Being an IT guy on a company (Like many of you probably are) we had people complaining when we migrated from MSOffice 2003 to MSOffice 2010. People didn’t like the ribbon interface, they actually wanted the normal menu style 2003 interface. They got mad because of the change, they said they spent hours making a document and tying to find which icon did what. After some months they felt at home and they loved it.

Some years later IT management decided to try OpenOffice and install it on 1000 computers where MSoffice was used like once or twice a week for normal documents, and guess what?. People complained about the old 2003 menu style, they wanted the ribbon style… HA HA

In my personal opinion is just adjusting to the new menu styles, it will be difficult at first but later you will be at home.

The only reason I think it would be great to have a Ribbon UI as close as msoffice ribbon menus is so that people in a company would adapt faster but, there is another situation here, msoffice document compatibility.

The company that I used to work had the intention to migrate all of it’s users to OpenOffice to save millions on MSOffice licenses and Donate at least 500k US or more to the openoffice team, but the biggest issue at that time was again, MSOffice document compatibility.

Right now that company has migrated many users to WPS Office and it’s saving a lot of money. I understad Openoffice uses standards and microsoft does not, probably WPS uses some kind of wrapper that imports the document the way it is without converting it to their standards.

So Lupp, if you want a program on linux that is closer in UI and compatibility, stick with WPS. I use it for MSoffice documents mostly .PPTX but for my daily use I use Libreoffice. One thing I think libreoffice is still missing is more transition effects (but this is for another thread)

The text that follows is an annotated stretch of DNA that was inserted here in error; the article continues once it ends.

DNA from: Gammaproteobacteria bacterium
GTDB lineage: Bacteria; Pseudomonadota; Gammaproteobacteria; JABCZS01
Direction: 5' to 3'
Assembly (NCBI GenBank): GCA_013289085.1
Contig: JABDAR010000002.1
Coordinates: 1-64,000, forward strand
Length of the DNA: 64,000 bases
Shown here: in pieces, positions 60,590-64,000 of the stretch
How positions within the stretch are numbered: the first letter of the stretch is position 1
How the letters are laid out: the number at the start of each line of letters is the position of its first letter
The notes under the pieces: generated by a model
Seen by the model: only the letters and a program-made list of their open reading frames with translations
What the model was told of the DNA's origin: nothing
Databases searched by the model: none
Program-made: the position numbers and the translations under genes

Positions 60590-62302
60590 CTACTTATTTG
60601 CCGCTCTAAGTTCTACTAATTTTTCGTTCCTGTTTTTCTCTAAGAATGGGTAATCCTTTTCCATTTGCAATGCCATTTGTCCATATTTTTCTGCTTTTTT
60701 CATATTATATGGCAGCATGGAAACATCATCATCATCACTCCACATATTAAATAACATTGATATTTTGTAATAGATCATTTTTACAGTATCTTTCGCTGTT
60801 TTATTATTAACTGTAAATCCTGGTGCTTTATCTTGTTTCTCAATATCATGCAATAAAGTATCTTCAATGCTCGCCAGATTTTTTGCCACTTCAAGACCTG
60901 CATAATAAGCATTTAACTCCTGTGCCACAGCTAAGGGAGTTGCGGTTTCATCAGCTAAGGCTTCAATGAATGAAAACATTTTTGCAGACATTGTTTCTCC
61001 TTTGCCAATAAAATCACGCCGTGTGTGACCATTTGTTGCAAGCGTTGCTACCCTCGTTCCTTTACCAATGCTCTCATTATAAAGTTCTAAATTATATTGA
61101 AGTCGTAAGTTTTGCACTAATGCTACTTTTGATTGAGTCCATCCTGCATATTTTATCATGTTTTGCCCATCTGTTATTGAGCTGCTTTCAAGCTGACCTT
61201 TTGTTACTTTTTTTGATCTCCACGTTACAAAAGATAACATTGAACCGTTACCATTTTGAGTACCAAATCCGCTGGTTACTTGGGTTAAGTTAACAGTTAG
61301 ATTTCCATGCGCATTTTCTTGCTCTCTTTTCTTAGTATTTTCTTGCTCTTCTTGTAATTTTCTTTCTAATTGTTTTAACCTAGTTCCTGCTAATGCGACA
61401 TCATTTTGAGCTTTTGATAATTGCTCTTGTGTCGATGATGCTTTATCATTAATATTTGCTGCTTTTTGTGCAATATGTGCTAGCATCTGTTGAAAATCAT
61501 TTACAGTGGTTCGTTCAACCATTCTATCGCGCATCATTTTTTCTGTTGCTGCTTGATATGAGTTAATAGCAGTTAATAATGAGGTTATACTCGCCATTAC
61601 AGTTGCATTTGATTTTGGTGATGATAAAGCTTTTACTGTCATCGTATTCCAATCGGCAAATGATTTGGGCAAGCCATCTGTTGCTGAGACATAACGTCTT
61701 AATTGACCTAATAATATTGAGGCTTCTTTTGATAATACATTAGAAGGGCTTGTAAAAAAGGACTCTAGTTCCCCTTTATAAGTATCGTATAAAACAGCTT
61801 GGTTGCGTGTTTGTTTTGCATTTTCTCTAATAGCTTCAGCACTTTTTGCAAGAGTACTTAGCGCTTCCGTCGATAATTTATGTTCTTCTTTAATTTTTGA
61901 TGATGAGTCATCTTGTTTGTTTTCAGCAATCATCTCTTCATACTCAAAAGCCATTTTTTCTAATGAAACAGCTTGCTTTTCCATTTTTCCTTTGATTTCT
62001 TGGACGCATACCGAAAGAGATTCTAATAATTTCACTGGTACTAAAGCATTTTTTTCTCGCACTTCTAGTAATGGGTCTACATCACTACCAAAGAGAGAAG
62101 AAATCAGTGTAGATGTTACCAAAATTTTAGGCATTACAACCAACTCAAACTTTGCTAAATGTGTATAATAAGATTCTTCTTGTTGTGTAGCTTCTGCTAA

And for the libreoffice programmers, I think that having a Ribbon UI closer to MSOffice and something to make it more compatible to msoffice 2013-2016 documents would bring more huge companies to migrate to libreoffice and donate big to make libreoffice better with more full time programmers. But you guy decide!!

Keep up the good work!!

working in libre is slower than word because of the lack of ability to use hotkey navigations like word. like Alt > H> AM etc. In MS word entire options can be navigated with keyboard which reduces work time. In libre, we have to work with the mouse to click on needed options.

Request you to add features so that the entire menu and sub-menu and ribbon options can be navigated by Alt> etc >etc and then selected using enter. presently alt key can only navigate the top menu and not the ribbon.

This is not a solution/answer to the initial question. It is an opinion. As such it should be expressed in a comment not as an answer.

If you want hotkey shortcuts (yes, only shortcuts, not navigation), you can Tools>Customize and add zillions of personal shortcuts to commands (this is even better and more direct than navigating to UI elements). This way, the shortcuts fit even more your personal workflow because YOU define them for YOUR purpose(s), hopefully in a very personal mnemotechnic way.

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PS: formatting a document with shortcut is called direct formatting and is the surest path to formatting hell. In modern and advanced document processor like LO Writer, the highly recommended workflow goes through styles. Styles can also be shortcut’ed and they really improve consistent work automation.